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Two Stage Light Gas Guns

Looking down the 1.0 caliber two stage light gas gun from the open end of the breech toward the target tank just outside the building, 175 feet away. Projectiles achieves speeds of 23,000 feet per second in just 24 feet of barrel.

1.0 caliber, .50 caliber, and two .17 caliber two stage light gas guns are housed in the Remote Hypervelocity Test Laboratory. These guns use gunpowder and highly compressed hydrogen to accelerate projectiles at speeds up to 27,500 feet per second to simulate impacts of particles on spacecraft and satellite materials and components.

Two Stage light gas guns use gunpowder, the first stage, and highly compressed hydrogen, the second stage, to accelerate projectiles at high velocities to simulate orbital debris impacts on spacecraft and satellite materials and components.

First Stage
The first stage uses conventional smokeless gunpowder as its propellant and works the same way as firing a bullet from a gun. The second-stage propellant uses a highly compressible light gas such as hydrogen. Since light gases have very low molecular weights, they are easily compressed to the high pressures needed to efficiently launch projectiles at hypervelocity speeds. The gun’s breech contains the first-stage powder charge, set off by an electronic igniter. The ignition provides the explosion that drives a piston forward down the pump tube, rapidly compressing the hydrogen gas that provides the second-stage launch power. The front face of the piston is a hollow cone that forms a gas seal as it compresses the hydrogen at a speed of approximately 2,500 feet per second. The back end of the piston uses an O-ring to seal the expanding gases from the powder charge.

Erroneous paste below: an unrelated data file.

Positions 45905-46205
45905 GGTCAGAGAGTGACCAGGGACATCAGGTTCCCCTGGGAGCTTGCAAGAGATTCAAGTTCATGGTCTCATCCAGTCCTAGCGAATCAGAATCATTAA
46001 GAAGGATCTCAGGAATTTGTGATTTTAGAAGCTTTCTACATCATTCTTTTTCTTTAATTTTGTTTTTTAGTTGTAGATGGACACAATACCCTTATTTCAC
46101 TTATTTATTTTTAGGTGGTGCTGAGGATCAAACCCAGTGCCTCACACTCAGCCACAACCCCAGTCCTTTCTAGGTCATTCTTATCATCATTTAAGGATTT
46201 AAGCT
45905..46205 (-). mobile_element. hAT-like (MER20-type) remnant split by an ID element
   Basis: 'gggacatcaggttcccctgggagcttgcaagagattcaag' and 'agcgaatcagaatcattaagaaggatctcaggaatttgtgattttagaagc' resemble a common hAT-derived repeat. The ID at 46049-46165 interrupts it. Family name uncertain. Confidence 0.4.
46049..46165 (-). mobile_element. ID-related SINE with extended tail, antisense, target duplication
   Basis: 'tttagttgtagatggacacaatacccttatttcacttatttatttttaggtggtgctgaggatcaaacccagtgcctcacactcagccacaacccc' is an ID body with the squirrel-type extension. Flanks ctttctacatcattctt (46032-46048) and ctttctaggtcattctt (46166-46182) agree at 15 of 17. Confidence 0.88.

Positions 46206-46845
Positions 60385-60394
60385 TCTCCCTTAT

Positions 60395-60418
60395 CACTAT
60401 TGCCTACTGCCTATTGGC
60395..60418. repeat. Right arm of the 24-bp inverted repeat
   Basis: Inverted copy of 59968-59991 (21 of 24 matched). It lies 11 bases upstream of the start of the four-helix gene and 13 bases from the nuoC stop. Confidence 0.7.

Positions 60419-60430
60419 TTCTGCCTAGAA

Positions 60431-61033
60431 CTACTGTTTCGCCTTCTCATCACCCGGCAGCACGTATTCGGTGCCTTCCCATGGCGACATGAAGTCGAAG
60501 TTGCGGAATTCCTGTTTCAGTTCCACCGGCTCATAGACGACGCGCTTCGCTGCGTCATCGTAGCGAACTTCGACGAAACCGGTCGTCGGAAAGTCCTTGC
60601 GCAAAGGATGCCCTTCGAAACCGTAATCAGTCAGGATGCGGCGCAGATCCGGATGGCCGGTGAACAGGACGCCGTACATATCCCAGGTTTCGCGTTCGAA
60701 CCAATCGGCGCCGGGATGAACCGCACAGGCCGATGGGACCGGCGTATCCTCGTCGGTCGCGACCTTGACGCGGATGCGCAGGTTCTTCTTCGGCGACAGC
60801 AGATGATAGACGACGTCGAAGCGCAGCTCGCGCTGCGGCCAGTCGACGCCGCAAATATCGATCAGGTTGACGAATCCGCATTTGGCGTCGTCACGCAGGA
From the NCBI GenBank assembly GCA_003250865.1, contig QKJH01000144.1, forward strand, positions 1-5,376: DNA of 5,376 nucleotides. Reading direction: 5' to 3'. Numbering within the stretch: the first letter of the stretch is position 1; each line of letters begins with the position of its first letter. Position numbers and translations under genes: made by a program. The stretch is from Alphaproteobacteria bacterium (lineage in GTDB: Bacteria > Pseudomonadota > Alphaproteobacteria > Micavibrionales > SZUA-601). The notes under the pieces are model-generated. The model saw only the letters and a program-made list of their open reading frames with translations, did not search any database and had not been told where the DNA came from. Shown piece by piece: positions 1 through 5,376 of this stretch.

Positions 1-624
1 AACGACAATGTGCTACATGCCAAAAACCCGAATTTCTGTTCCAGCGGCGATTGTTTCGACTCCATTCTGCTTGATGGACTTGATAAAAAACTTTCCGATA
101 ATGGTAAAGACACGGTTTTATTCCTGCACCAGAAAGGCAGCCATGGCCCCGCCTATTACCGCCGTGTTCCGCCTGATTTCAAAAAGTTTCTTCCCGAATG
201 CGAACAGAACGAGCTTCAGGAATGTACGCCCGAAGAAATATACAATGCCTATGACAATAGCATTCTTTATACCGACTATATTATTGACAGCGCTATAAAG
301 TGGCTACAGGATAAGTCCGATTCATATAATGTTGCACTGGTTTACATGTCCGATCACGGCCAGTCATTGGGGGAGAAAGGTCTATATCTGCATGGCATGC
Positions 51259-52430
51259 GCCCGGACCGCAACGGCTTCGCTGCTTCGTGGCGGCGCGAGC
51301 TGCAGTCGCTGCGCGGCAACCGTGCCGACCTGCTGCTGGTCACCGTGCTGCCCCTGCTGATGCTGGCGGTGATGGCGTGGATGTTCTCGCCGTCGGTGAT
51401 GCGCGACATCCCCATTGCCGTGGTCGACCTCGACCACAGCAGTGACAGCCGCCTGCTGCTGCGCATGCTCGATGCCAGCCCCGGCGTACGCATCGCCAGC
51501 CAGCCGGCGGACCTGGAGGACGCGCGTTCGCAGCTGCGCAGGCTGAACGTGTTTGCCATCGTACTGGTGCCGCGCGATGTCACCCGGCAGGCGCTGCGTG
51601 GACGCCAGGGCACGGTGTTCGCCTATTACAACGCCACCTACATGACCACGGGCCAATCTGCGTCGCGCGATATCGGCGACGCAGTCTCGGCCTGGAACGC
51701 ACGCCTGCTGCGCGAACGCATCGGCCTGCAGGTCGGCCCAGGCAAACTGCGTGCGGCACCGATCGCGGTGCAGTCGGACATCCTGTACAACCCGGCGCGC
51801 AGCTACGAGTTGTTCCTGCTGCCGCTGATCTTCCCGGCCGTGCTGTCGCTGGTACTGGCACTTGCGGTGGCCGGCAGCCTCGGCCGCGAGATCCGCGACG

Second Stage
The taper-bored, high pressure (HP) section referred to as the high-pressure coupling halts the propelled piston at the end of its travel down the pump tube. In the HP section, rapid internal pressurization is followed by an extremely high level of impact caused by the halted piston. A petal-valve diaphragm retains the gas until it bursts and upon rupture, the launch package containing the sabot and the projectile is accelerated by the rapidly expanding light gas down the barrel into the expansion tank where a stripper plate separates the projectile from the sabot. The sphere enters the target tank (with air removed to replicate the vacuum of space) and hits the test article. The ASME-rated target tank is designed to contain the gas from the second-stage and the eruption of shrapnel and debris from the projectile’s impact on the test article.

Demonstration of how a two-stage light gas gun works.

Demonstration of how a two-stage light gas gun works.